Louisa Chan
General manager
Amway Hong Kong

Guidelines on meetings and incentives remain the same. Amway applies strict guidelines in its vendor selection (and is subjected) to an internal audit and corporate governance.

Instead of stricter spend control this year, we are investing more on incentives and meetings because we are celebrating our 40th anniversary.

Amway Hong Kong will bring some 500 pax on a Mediterranean cruise. There will also be a tour to our headquarters in Michigan, an incentive to New York for distributor leaders, a visit to our organic farm in Washington for business builders, and a few other trips around the Greater China region.

Locally, there will be a large-scale meeting and expo, and a gala dinner at a five-star hotel for up to 6,000 pax.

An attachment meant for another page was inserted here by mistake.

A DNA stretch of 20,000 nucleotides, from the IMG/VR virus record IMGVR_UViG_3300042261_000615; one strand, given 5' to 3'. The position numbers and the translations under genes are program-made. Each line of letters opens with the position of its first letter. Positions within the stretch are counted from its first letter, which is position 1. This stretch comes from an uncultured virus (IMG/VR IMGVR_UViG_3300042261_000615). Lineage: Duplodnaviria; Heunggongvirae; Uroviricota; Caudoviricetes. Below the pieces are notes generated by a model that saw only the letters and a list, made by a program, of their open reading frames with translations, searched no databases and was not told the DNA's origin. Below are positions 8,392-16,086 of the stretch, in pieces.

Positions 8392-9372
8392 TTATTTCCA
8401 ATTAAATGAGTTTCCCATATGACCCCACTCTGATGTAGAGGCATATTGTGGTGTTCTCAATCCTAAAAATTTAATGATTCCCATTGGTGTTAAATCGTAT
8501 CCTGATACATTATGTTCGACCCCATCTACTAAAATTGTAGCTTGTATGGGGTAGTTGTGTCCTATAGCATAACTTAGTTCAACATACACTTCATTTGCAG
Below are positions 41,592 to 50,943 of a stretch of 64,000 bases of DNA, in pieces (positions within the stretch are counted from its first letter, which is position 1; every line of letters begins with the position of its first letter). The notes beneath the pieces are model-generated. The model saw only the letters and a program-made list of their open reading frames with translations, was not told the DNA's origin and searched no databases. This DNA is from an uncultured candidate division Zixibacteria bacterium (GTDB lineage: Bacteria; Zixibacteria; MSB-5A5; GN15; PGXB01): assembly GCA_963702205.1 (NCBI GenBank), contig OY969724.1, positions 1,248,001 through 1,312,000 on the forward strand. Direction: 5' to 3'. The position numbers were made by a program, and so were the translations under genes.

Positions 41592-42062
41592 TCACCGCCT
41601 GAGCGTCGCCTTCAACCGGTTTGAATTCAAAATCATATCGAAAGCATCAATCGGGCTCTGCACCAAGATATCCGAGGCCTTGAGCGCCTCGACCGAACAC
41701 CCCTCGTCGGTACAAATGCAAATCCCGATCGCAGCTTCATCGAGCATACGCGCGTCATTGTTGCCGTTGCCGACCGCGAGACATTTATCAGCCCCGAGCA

There is always ROI and target set for our meetings and incentives. For instance, distributors have to qualify for participation in these trips by achieving specific personal sales growth and group volume. During the incentive trip, we make use of every moment for business presentation, teambuilding and fun to motivate the distributor force or participants.

Incentives and meetings do not only foster business growth, it helps to build team spirit and rapport, and drive distributor momentum to contribute to growth.

Alan Miu

Managing director
TNT Express Worldwide (Thailand)

Our policies and guidelines to hold meetings and events have not changed.

(But) we are using videoconferencing more. Usually we schedule videoconferences among multiple countries for our own internal meetings. This is getting more economical and effective, as it helps to save costs and also reduce the travelling time for the senior executives.

It is not a matter of stricter spending, rather, ensuring we spend according to our budget, and planning. We still maintain more or less the same budget for our meetings/events as in the past years.
When planning meetings, we need to make sure the duration is neither too short nor too long. Apart from the cost impact, duration also sets the right tone and objective for the meetings.